Enhances motivation – Learning is most effective when participants are motivated. Various strategies should be used to arouse the interest of participants Makes effective use of resources – A variety of teaching resources can be employed as tools for learning Maximises engagement – In conducting learning activities, it is important for the minds of participants to be actively engaged Aligns assessment with learning and teaching – Feedback and assessment should be an integral part of learning and teaching Caters for learner diversity – Trainers should be aware that participants have different characteristics and strengths and try to nurture these rather than impose a standard set of expectations. Active Learning The goal of nurturing independent learning in participants does not imply that they always have to work in isolation or solely in a classroom. On the contrary, the construction of knowledge in tourism and hospitality studies can often best be carried out in collaboration with others in the field. Sharing experiences, insights and views on issues of common concern, and working together to collect information through conducting investigative studies in the field (active learning) can contribute a lot to their eventual success. Active learning has an important part to play in fostering a sense of community in the class. First, to operate successfully, a learning community requires an ethos of acceptance and a sense of trust among participants, and between them and their trainers. Trainers can help to foster acceptance and trust through encouragement and personal example, and by allowing participants to take risks as they explore and articulate their views, however immature these may appear to be. Participants also come to realise that their classmates (and their trainers) are partners in learning and solving. Trainers can also encourage cooperative learning by designing appropriate group learning tasks, which include, for example, collecting background information, conducting small-scale surveys, or producing media presentations on certain issues and themes. Participants need to be reminded that, while they should work towards successful completion of the field tasks, developing positive peer relationships in the process is an important objective of all group work.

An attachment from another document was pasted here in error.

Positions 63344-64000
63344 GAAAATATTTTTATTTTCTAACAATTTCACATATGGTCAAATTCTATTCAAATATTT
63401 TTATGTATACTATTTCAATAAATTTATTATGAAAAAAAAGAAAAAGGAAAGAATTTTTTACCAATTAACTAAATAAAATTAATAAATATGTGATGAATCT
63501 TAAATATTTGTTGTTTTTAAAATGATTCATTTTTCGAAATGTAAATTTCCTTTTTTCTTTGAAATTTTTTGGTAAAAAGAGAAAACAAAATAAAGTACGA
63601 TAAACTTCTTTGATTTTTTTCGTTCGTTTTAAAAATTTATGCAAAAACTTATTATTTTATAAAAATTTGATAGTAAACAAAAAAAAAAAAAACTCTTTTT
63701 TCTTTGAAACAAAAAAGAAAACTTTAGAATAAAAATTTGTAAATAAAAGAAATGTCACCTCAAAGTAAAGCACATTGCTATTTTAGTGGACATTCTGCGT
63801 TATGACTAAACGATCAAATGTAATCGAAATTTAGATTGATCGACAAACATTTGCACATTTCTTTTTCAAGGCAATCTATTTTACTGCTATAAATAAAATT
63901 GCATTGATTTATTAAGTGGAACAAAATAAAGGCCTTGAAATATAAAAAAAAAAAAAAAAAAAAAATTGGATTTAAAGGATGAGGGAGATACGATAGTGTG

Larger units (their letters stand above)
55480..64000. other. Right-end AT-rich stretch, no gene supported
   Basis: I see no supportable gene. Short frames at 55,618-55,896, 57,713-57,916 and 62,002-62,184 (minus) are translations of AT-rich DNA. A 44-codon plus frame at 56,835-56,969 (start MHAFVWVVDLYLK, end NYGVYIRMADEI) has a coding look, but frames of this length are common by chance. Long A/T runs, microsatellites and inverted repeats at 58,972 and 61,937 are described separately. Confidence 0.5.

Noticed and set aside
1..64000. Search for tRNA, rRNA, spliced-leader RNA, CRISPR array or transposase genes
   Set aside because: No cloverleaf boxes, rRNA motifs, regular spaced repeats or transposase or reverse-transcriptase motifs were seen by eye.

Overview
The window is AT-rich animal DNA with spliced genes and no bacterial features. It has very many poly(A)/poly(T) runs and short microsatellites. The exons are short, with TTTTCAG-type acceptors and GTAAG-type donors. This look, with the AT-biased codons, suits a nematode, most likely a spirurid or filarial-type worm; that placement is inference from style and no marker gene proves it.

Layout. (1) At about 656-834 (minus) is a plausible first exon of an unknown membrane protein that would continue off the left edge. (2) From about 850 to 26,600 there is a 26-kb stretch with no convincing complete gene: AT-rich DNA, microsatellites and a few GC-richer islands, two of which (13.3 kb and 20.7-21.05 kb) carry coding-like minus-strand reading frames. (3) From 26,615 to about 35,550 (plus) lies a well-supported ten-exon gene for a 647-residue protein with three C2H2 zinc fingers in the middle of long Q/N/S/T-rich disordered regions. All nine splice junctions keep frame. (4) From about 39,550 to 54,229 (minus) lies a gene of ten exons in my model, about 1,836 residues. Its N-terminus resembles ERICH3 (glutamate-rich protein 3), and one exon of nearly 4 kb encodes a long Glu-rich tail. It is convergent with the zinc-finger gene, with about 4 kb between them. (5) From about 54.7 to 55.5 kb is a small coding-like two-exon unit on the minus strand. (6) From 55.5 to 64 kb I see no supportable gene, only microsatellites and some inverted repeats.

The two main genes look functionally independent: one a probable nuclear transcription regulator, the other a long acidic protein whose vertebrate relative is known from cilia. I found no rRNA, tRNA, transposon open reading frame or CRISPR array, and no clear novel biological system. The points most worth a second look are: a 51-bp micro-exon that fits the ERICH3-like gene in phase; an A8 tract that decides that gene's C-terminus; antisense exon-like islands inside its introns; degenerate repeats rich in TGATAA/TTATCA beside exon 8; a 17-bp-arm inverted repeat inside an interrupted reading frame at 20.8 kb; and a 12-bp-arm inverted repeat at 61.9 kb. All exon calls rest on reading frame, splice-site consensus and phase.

Competency Based Training (CBT) Principle of Competency Based Training Competency based training is aimed at developing the knowledge, skills and attitudes of participants, through a variety of training tools. Training Strategies The aims of this curriculum are to enable participants to: Undertake a variety of subject courses that are relevant to industry in the current environment Learn current industry skills, information and trends relevant to industry Learn through a range of practical and theoretical approaches Be able to identify, explore and solve issues in a productive manner

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Competency Based Training (CBT) and assessment – An introduction for trainers

Be able to become confident, equipped and flexible managers of the future Be „job ready‟ and a valuable employee in the industry upon graduation of any qualification level. To ensure participants are able to gain the knowledge and skills required to meet competency in each unit of competency in the qualification, a range of training delivery modes are used. Types of Training In choosing learning and teaching strategies, trainers should take into account the practical, complex and multi-disciplinary nature of the subject area, as well as their participant‟s prior knowledge, learning styles and abilities. Training outcomes can be attained by utilising one or more delivery methods: Lecture/Tutorial This is a common method of training involving transfer of information from the trainer to the participants. It is an effective approach to introduce new concepts or information to the learners and also to build upon the existing knowledge. The listener is expected to reflect on the subject and seek clarifications on the doubts. Demonstration Demonstration is a very effective training method that involves a trainer showing a participant how to perform a task or activity. Through a visual demonstration, trainers may also explain reasoning behind certain actions or provide supplementary information to help facilitate understanding. Group Discussions Brainstorming in which all the members in a group express their ideas, views and opinions on a given topic. It is a free flow and exchange of knowledge among the participants and the trainer. The discussion is carried out by the group on the basis of their own experience, perceptions and values. This will facilitate acquiring new knowledge. When everybody is expected to participate in the group discussion, even the introverted persons will also get stimulated and try to articulate their feelings. The ideas that emerge in the discussions should be noted down and presentations are to be made by the groups. Sometimes consensus needs to be arrived at on a given topic. Group discussions are to be held under the moderation of a leader guided by the trainer. Group discussion technique triggers thinking process, encourages interactions and enhances communication skills. Role Play This is a common and very effective method of bringing into the classroom real life situations, which may not otherwise be possible. Participants are made to enact a particular role so as to give a real feel of the roles they may be called upon to play. This enables participants to understand the behaviour of others as well as their own emotions and feelings. The instructor must brief the role players on what is expected of them. The role player may either be given a ready-made script, which they can memorise and enact, or they may be required to develop their own scripts around a given situation. This technique is extremely useful in understanding creative selling techniques and human relations. It can be entertaining and energising and it helps the reserved and less literate to express their feelings.